It’s Evolution conference time! Evolution has long been my favourite fixture in the conference calendar, with its diverse mix of theoretical and empirical studies that span the full range of evolutionary biology. This year it’s the second Joint Congress on Evolutionary Biology, which brings together the European Society for Evolutionary Biology, the American Society of Naturalists, the Society for the Study of Evolution and the Society of Systematic Biologists all under one roof in the lovely city of Montpellier in the south of France.
The conference kicks off with the ESEB Presidents’ Award delivered by Loeske Kruuk (Australian National University), with a talk entitled ‘Evolutionary dynamics and fitness in wild populations’. Studying quantitative genetics in the wild is challenging because many classical theoretical predictions don’t apply, and because robust inferences require long-term studies that genotype complete populations. Loeske discusses how her work generating a completely pedigree, along with large-scale phenotypic data, for the superb fairy-wren (Malurus cyaneus), has given insights into quantitative genetics in the wild. Interestingly she shows temporal covariance between body size and fitness, but this is because body size is related to other traits, and therefore there is no expectation of body size showing an evolutionary response. She also shows date of moult is heritable, and suggests this means that ‘the early bird gets the girl’. She finishes up by saying that there are less than 10 estimates of fitness for wild populations, and that there are some consistent effects between species (like cohort effects) but lots of variation. I’m really looking forward to seeing the paper where these comparisons of fitness are presented.
Next up is the session ‘Consequences of hybridization: from swamping to speciation’, one of 78 thematic symposia in 13 parallel sessions. The highlight talk for me is Molly Schumer (Harvard University) discussing hybridisation in swordtail fishes. These remarkable fish all demonstrate over 10% hybrid ancestry in their genomes, suggesting a pervasive role of hybridisation in adaptation and speciation. She goes on to discuss how low coverage sequencing and local ancestry analyses reveal the minor parent ancestry being purged over time, as well as assortative mating related to hybrid ancestry. It’s a great demonstration of how fine-scale genomic analyses of independent geographic populations can reveal the repeatability of evolution. Other interesting talks in the session include Mario Vallejo-Marin (University of Stirling) discussing rapid evolution of hybrid monkeyflowers, and Amy Goldberg (Duke University) discussing global ancestry proportions inferred by mechanistic models.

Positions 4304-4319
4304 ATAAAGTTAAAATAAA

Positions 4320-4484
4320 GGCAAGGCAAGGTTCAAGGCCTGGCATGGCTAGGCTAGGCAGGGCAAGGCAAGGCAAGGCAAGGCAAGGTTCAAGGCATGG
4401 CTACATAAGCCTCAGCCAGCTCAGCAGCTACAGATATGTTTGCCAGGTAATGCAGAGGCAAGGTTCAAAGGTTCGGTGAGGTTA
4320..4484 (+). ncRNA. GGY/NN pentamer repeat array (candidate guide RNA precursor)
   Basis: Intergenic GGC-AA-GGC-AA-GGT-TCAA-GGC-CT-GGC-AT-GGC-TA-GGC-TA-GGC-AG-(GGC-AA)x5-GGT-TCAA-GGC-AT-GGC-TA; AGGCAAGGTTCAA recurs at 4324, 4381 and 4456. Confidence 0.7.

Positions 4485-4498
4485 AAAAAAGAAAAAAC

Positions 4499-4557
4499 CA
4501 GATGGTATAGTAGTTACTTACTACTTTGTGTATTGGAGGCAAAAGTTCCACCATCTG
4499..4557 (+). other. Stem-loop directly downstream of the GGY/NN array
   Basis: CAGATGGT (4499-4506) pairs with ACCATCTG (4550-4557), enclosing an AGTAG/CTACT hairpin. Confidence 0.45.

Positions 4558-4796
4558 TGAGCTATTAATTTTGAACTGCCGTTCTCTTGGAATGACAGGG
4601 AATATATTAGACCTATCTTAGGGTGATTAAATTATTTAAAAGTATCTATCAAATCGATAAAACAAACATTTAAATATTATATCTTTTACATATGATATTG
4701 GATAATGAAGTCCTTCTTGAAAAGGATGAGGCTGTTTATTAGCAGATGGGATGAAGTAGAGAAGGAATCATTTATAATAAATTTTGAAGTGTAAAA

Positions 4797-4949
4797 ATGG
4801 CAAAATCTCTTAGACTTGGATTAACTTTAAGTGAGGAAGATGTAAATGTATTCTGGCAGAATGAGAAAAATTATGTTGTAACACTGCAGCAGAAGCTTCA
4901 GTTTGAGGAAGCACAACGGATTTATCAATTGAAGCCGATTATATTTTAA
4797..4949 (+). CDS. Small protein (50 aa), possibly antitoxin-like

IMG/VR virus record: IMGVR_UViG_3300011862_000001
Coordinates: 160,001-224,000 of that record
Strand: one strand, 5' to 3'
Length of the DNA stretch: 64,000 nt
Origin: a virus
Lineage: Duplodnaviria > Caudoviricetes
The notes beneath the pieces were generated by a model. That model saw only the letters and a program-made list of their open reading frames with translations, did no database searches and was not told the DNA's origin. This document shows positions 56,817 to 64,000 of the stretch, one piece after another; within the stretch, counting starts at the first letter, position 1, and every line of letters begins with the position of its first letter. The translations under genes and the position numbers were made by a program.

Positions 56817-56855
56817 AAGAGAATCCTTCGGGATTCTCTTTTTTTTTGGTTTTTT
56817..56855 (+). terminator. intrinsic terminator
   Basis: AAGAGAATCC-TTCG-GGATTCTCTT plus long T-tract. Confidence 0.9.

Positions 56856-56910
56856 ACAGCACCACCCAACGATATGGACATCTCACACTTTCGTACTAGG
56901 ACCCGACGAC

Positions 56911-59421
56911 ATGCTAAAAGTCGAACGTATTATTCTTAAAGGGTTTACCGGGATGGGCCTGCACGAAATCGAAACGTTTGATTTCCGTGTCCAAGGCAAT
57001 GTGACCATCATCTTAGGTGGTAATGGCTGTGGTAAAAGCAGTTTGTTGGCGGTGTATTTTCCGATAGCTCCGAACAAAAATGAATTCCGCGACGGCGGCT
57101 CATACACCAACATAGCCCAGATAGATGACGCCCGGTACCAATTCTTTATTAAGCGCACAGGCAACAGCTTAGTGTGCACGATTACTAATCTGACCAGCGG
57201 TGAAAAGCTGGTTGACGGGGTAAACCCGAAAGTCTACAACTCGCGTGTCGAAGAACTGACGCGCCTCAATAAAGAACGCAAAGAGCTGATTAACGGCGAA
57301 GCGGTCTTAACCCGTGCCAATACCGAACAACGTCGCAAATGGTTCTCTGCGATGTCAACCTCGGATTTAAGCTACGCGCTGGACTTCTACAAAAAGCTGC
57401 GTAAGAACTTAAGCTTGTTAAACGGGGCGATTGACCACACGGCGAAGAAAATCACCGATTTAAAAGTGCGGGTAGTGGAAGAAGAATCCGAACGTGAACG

After a lunch, I hop over to the session ‘Towards an integrated understanding of genomic and phenotypic divergence’. Thom Nelson (University of Montana) tell us how comparative genomic analyses of the monkeyflowers Mimulus lewisii and M. cardinalis show substantial genomic rearrangements, but with low divergence (as measured by Fst) and without elevated divergence in translocations and inversion. Konrad Lohse (who has the office next to me at the University of Edinburgh) gives a critical appraisal of verbal models of island of divergence, and discusses recent work to produce better genome scans for divergence. This talk seems particularly relevant given the widespread use of genome scans and the use of arbitrary cut-offs for outliers (something many of us have been guilty of at some point). Finally, David Field (IST Austria) gives an exciting overview of a hybrid zone between snapdragon (Antirrhinum) subspecies with contrasting flower colours. This study is an exceptional case of generating a pedigree of a plant population that incorporates all the complexities that occur in the wild (e.g. most Antirrhinum plants are annuals but 20% are perennial, and seeds can persist in the seedbank). These data reveal strong home-site advantage for the two subspecies, with strong clines for loci underlying flower colour in the hybrid zone.
The first day really shows the breadth of evolutionary research. Evolutionary biologist no longer appear to be getting dazzled by new technology (only one photo of a sequencer today) and genomic sequencing is now just a routine tool for investigating evolutionary questions. It’s also been nice to see such a well-organised conference, with clear cut-offs for talks to prevent people overrunning (using an interesting choice of music!), facilities for childcare, and minimal use of disposable materials.
Please let me your favourite moments of Evolution 2018 via Twitter (@alex_twyford) and I’ll include a selection in a conference round-up post once the conference dinner hangover eases.